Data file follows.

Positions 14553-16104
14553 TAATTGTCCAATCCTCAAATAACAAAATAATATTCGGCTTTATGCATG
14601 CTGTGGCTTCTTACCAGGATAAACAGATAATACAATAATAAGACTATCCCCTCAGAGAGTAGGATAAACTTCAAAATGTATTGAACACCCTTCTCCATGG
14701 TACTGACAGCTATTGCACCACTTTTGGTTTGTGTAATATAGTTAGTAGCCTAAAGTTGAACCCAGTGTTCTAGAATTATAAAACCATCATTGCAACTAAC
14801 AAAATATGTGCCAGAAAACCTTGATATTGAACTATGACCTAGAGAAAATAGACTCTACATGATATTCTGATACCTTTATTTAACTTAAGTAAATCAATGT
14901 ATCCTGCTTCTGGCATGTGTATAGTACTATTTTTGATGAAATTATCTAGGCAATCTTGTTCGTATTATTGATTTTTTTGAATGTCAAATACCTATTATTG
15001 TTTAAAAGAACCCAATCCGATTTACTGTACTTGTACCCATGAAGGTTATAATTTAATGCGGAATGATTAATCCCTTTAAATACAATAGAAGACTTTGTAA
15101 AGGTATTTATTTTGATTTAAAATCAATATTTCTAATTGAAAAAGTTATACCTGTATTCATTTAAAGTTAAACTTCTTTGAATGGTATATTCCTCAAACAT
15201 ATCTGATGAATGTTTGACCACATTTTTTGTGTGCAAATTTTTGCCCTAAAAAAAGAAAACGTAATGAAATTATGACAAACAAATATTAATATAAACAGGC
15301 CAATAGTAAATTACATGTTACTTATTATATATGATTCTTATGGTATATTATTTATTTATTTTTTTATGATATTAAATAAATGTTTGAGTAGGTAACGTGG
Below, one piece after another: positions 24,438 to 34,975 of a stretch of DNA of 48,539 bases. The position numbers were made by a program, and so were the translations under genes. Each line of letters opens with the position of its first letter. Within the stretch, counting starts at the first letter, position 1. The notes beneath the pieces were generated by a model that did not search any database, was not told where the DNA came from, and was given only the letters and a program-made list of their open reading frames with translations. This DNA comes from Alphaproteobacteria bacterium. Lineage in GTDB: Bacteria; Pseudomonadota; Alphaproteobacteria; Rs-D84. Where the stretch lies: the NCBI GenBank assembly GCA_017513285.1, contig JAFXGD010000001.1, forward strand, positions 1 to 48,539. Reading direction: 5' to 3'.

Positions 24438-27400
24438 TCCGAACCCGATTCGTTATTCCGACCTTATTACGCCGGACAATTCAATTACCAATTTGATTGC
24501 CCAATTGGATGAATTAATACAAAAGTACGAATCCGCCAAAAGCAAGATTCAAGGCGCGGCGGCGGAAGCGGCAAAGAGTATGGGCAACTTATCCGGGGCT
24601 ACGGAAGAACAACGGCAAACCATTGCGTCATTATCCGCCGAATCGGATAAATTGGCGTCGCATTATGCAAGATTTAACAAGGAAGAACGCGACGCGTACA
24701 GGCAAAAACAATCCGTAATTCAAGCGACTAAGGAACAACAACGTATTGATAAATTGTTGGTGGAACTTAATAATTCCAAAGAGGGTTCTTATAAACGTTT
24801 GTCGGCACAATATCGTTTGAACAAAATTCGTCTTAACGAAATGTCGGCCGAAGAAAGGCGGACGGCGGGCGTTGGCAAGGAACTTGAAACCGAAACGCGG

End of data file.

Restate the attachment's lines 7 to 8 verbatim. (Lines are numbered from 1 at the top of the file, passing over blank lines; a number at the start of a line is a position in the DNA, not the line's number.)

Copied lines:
15001 TTTAAAAGAACCCAATCCGATTTACTGTACTTGTACCCATGAAGGTTATAATTTAATGCGGAATGATTAATCCCTTTAAATACAATAGAAGACTTTGTAA
15101 AGGTATTTATTTTGATTTAAAATCAATATTTCTAATTGAAAAAGTTATACCTGTATTCATTTAAAGTTAAACTTCTTTGAATGGTATATTCCTCAAACAT